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embarrassing aspects of their lives quite readily to millions of viewers. >> at the beginning of the decade, we get the dominance of phil donahue, and that's sort of a maturation of women's issues, he seemed to talk to them in the audience, he seemed to talk to them through the tv screen. >> i'm glad you called. kiss the kids. we'll be back in just a moment. >> if you look at the body of work we've had, you're going to see the '80s there. >> i'm not here to say you're wrong, but let's understand this. when you bring a moral judgment without knowing them, against them for the way that they look, they feel that confirms the reason for their rebellion, if that's what you want to call it. >> he really believed that
daytime television needed to talk about the ideas we were thinking about, the issues we were concerned about. >> i don't want to characterize his question, but why don't you get this fixed instead of doing this screwy stuff? >> there's not a single recorded case in history of any transsexual that ever, through psychological treatment, changed. it has never happened yet. >> and we were putting very important people on the program. all kinds of people. gay people. people going to jail. people running for office. sometimes the same people. it was a magic carpet ride. >> you really do paint a very, very grim picture of the sitting president of the united states. >> let me just say this, i think he's probably the laziest president i've ever seen. >> the audience for phil donahue built and built and built and built, and led the way to oprah. ♪ >> hello, everybody. >> oprah has a particularly magical combination of her own background, her own experience, her own incisive mind, and empathetic spirit. >> thank you. i'm oprah winfrey, and welcome to the very first national "oprah winfrey show." >> i was surprised at the rocket pace that oprah took off. because it took us a lot longer. "the donahue show" rearranged
the furniture, but oprah remodeled the whole house. >> there are a lot of other people out there watching who really don't understand what you mean when you say, we're in love. because i remember questioning my gay friends, you mean you feel about him the way i feel about -- it's kind of a strange concept, you know, for a lot of people to accept. >> oprah was connecting with people in a way that no one had on tv before. and it was really special to see. >> well, did you know that for the longest time i wanted to be a fourth grade teacher because of you? >> my, i was not aware of inspiring anyone. >> i think you did exactly what teachers are supposed to do, they create a spark for learning. it's the reason i have a talk show today.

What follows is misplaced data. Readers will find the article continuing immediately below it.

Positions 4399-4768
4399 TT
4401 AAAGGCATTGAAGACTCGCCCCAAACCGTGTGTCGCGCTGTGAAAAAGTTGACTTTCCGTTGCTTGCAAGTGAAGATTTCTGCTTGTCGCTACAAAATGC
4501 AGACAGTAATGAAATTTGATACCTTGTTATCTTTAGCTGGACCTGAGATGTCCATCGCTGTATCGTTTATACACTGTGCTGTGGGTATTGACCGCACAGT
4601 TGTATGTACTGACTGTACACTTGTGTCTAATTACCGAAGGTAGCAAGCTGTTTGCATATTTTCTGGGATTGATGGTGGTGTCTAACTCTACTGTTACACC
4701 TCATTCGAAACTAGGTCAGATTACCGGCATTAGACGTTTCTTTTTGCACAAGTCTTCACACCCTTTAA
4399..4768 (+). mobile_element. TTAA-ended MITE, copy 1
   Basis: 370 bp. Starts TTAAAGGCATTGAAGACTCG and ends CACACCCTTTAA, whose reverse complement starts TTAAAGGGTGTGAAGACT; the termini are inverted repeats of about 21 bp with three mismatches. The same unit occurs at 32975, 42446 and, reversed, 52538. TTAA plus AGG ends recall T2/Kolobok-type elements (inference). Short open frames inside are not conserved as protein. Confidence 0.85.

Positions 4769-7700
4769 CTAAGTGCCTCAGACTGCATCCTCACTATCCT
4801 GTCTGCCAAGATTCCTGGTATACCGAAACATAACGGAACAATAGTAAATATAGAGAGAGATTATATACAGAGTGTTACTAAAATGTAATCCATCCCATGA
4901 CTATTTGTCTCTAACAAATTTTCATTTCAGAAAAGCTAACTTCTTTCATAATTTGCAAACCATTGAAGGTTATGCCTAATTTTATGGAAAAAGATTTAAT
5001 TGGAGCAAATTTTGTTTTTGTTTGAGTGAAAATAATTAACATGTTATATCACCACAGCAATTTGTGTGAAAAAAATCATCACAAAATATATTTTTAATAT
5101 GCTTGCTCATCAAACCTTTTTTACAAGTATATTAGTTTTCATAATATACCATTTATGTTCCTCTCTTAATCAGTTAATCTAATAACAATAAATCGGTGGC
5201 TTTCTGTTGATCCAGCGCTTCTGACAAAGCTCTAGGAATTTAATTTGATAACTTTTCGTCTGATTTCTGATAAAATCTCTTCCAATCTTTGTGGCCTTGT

>> oprah winfrey now dominates the talk show circuit, both in the ratings and popularity. >> i want to use my life as a source of lifting people up. that's what i want to do. that's what i do every day on my show. you know, we get accused of being tabloid television and sensational and so forth. but what i really think we do more than anything else is we serve as a voice to a lot of people who felt up until perhaps my show or some of the others, they were alone. >> this is what 67 pounds of fat looks like. i can't lift it. it is amazing to me that i can't lift it but i used to carry it around every day. >> there's nothing more endearing to an audience than to have that kind of honesty and humility and courage on the part of a host. and that, i think, has a lot to do with her power. >> feels like i could do some good here, and i really do think that show does a lot of good. >> american television is
drowning in talk shows. but it's never seen anything like morton downey jr. >> i want to tell you -- >> sit down and shut up! >> other competitors come and take the television talk show into two different directions. so you start seeing the phenomenon of daytime television shows becoming less tame and more wild. >> the '80s brought a lot of belligerence to television. whether it was morton downey jr. being the offensive caricaturish person that he was, or geraldo. he did his own outlandish things. >> stay with us, ladies and gentlemen. we're going to get into the mind of another all-american boy who came under the influence of satanism and took part in a crime without passion or motive -- >> geraldo rivera takes the power of the talk show to a whole other level, trying to put people on stage who hate each other, who are going to fight -- >> in the case of the temple of set and the church of satan, we have not had any problems with criminal behavior -- >> but yet when you hear story